There was a time when Tiffany Hall did all she could to avoid Long Beach Police Officer Jim Foster, even frantically knocking on the door of a stranger’s home pleading “Help me, the police are coming. Can I go out your back door?” She got away, that time.
Run-ins with Foster were the norm for Hall in the early 2000s when she was on the streets and addicted to crack cocaine and PCP, but the usual outcome placed her in handcuffs cursing and pleading to be released from the back of his cruiser on the way to the police station.
Clean for nine years, Hall was greeted by Lieutenant Foster on May 18 not with cuffs, but with a hug. After shaking the hand of California State University, Dominguez Hills Provost and Vice President for Academic Affairs Michael Spagna during the university’s 2018 commencement in the StubHub Center Soccer Stadium, Hall then made her way off the stage–performing a celebratory dance on the way–and into Foster’s arms.
“I was so happy that Lieutenant Foster came to see me graduate. He is my hero. He saved my life,” said Hall, who was conferred her bachelor’s in human services.” Getting a college degree was something he always told me I could do. Now I’ve done it–something for myself. I didn’t know it at first but he was my protector, my angel. I just thank God for him.”
After the hug, Foster called Hall an American success story.
“She worked so hard to get here. I’m just incredibly proud of her,” he said. “She went through so much in her past and it’s great to see how much she has overcome.”
Hall was addicted to drugs from the age of 12 into her early 30s. By the age of 14, Hall had her first of two sons and was living on and off the streets. She began selling drugs and became hooked on crack, was involved with gangs, and inevitably got picked up by police.
Raised in a house that was constantly raided due to the drugs that were ever-present, Hall was taught to never trust or show respect for the police. Her first interaction with Foster was in 2002. He would stop her on the street, often for warrants or probation violations. It was during those rides when Foster would tell Hall that she could do a lot better, and would encourage her to give up the life she was leading, go to school, or just find something more positive to do.
“From the get-go my interactions with Lt. Foster were very respectful. He would stop me, tell a joke and laugh, then say ”˜You know Tiffany, I have to take you to jail,’ and then pull out the handcuffs,” said Hall. “He would never get out of his car and push his weight around, or try to intimidate or disrespect anyone. I respected him for that, even though I would sometimes curse at him all the way to the station.”
Foster’s advice didn’t begin to sink in for years as Hall continued on her self-destructive path. All her friends were drug addicts and many were in gangs. There was the time she was stabbed nine times. “Good thing I was wearing thick clothes,” declared Hall, who has a 25-page rap sheet.
Hall and her child did move in with her father for a period of time. He was a Vietnam veteran, and along with Foster was the only positive influence in her life. At the age of 17, she began going to school and had a job, but it was also the year she started smoking PCP so that didn’t work out, neither did living with her father.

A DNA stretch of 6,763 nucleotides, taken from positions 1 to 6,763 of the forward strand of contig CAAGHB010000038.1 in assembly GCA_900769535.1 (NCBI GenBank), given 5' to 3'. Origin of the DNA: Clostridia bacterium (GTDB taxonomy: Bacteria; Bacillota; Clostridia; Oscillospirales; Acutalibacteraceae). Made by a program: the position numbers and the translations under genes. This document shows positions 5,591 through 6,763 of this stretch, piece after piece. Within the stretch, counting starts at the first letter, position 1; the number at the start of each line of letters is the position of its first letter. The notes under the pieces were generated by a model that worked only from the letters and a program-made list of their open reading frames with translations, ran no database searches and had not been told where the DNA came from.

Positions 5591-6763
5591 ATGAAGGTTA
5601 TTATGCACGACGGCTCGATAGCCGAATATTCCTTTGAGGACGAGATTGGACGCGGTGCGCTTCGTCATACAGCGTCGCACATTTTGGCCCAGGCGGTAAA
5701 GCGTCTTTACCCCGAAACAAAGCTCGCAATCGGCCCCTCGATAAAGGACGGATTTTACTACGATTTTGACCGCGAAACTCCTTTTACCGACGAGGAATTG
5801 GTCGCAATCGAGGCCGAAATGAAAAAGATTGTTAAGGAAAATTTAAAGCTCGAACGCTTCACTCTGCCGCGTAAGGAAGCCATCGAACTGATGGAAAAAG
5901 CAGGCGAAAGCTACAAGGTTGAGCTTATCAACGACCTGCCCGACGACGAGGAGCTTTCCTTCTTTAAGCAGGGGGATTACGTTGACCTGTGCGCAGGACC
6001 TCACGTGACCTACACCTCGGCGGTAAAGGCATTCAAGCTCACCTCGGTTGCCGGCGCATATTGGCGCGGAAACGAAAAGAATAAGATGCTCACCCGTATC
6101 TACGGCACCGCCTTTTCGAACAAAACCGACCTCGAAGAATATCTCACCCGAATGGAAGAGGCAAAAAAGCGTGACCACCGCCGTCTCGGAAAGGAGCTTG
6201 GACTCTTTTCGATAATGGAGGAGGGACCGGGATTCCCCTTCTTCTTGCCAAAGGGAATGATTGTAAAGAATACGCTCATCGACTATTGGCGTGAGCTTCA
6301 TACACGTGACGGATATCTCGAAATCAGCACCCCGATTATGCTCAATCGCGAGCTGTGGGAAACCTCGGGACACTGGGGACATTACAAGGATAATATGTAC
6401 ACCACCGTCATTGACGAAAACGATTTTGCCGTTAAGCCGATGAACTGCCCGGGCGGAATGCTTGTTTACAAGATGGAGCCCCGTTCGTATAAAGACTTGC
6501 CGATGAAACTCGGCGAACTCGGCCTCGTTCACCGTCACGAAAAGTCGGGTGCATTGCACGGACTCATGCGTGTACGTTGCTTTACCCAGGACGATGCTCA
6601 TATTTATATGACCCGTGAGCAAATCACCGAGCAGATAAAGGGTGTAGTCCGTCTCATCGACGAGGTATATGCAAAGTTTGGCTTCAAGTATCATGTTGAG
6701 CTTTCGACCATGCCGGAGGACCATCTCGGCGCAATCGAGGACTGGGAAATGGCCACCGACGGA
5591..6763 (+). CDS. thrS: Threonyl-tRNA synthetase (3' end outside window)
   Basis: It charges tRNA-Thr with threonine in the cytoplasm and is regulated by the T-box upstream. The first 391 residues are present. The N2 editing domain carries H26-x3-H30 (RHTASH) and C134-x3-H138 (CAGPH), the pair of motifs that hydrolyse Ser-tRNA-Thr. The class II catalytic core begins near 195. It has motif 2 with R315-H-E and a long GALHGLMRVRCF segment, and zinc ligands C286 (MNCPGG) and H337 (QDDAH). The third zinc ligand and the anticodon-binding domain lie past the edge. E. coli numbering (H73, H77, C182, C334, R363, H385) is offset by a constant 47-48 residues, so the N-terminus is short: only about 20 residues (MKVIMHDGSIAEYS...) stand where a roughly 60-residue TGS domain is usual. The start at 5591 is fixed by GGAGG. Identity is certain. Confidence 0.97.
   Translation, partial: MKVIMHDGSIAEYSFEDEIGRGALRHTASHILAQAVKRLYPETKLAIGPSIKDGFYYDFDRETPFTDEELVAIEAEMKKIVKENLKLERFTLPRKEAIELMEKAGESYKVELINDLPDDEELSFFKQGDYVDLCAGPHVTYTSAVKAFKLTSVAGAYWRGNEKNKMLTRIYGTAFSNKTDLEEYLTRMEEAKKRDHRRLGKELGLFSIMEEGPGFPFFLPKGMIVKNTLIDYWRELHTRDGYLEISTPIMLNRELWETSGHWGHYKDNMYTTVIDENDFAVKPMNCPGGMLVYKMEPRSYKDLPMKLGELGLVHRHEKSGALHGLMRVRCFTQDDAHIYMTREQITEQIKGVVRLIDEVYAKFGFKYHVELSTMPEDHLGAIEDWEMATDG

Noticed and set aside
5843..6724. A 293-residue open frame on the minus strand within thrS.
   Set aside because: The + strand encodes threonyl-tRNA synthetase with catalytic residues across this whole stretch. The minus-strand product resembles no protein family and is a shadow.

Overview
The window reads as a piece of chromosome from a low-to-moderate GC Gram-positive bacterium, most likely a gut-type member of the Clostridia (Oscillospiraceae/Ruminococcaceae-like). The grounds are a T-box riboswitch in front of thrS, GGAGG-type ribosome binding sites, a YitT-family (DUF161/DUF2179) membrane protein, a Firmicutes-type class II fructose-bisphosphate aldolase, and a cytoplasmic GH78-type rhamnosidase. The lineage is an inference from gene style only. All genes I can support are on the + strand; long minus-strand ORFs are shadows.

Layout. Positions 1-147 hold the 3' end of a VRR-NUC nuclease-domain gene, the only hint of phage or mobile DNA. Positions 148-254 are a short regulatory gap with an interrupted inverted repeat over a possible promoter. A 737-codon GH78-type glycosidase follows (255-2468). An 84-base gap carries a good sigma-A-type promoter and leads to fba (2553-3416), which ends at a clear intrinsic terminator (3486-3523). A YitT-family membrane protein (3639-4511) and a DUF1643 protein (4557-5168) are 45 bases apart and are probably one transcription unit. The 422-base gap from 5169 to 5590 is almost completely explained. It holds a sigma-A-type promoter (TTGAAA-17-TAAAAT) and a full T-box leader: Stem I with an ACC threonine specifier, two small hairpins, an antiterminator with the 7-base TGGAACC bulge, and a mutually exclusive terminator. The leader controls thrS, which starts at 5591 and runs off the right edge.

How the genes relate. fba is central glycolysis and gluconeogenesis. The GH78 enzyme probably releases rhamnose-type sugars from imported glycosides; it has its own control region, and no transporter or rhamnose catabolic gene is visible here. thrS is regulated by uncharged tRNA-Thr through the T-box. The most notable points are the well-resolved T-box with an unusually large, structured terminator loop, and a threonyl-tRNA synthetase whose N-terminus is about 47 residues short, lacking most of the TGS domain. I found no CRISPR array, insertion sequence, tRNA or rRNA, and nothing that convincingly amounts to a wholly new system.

“My father was a minister and a machinist, but he worked a lot. He taught me that you treat people the way you want to be treated, and that you have to work for what you want and need, but I gave him a hard time, was disobedient toward him and was disrupting the household,” said Hall. “He wasn’t going to stand for that and all the cursing.”
Hall continued selling and taking drugs in Long Beach’s most neglected neighborhoods, and continued to end up in the backseat of Foster’s patrol car, but he still saw something in her.
July 4, 2005 would be the last time Hall was arrested by Lt. Foster, and the last time she saw him until they reunited in April 2018. That day in 2005, her grandmother was killed by her sister’s boyfriend.
“Lt. Foster told me to go home or he would arrest me. I didn’t, so he arrested me again,” she said. “Now I understand why he was always arresting me. He knew I was reaching out for something, but I just couldn’t get it because I was hooked on drugs. I was self-medicating.”
For the next few years Hall spent time in and out of jail. At 23 she had quit smoking PCP but still was struggling and hanging out with the wrong people. She wasn’t selling drugs anymore, but was asked by a friend to get him some. She was subsequently arrested for drug sales and facing a 10-year sentence in prison, but was only sentenced to eight and a half months. Hall was arrested again, but this time went back to prison for two and a half years. After her final arrest she ended up in a drug rehabilitation program.
“In the cell I would think about what Lt. Foster always told me–about getting my act together and how I was the kind of person who could do well,” she recalled. “That’s when I made the decision that it would be my last time in a police car. I started to feel better about myself. Just like Lt. Foster said I would.”
The drug treatment program was a success for Hall. She went on to cosmetology school in 2010 and began finding work, but yearned for more education. She went on to earn associate degrees in both liberal arts and natural science, then transferred to CSUDH.
She now plans to pursue a master’s degree in social work at CSUDH, and eventually become a social worker. This summer Hall will be taking courses related to drugs and alcohol that will count toward her graduate degree.
“When you’re working in social work you often come in contact with people who have had some type of history with drug addiction. So it’s important for me to be educated in that way,” she explained. “I’m also a recovering drug addict, so having the book knowledge to go along with those experiences will be very powerful.”